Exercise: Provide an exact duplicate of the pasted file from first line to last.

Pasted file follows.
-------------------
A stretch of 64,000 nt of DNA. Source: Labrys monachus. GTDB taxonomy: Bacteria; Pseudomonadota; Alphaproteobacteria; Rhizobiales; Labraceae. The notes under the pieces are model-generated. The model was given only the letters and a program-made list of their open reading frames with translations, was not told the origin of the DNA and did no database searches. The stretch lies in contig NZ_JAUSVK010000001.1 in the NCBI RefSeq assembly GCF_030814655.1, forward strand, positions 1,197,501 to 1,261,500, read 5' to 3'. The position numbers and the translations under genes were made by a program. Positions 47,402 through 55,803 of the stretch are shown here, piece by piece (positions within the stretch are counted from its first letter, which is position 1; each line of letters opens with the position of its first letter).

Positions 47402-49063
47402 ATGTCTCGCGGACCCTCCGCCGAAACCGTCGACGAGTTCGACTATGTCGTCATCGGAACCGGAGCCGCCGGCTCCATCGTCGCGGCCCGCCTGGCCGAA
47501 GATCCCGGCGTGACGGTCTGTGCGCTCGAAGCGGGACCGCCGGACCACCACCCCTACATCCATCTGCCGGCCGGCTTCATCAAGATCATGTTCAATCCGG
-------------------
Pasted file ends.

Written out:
A stretch of 64,000 nt of DNA. Source: Labrys monachus. GTDB taxonomy: Bacteria; Pseudomonadota; Alphaproteobacteria; Rhizobiales; Labraceae. The notes under the pieces are model-generated. The model was given only the letters and a program-made list of their open reading frames with translations, was not told the origin of the DNA and did no database searches. The stretch lies in contig NZ_JAUSVK010000001.1 in the NCBI RefSeq assembly GCF_030814655.1, forward strand, positions 1,197,501 to 1,261,500, read 5' to 3'. The position numbers and the translations under genes were made by a program. Positions 47,402 through 55,803 of the stretch are shown here, piece by piece (positions within the stretch are counted from its first letter, which is position 1; each line of letters opens with the position of its first letter).

Positions 47402-49063
47402 ATGTCTCGCGGACCCTCCGCCGAAACCGTCGACGAGTTCGACTATGTCGTCATCGGAACCGGAGCCGCCGGCTCCATCGTCGCGGCCCGCCTGGCCGAA
47501 GATCCCGGCGTGACGGTCTGTGCGCTCGAAGCGGGACCGCCGGACCACCACCCCTACATCCATCTGCCGGCCGGCTTCATCAAGATCATGTTCAATCCGG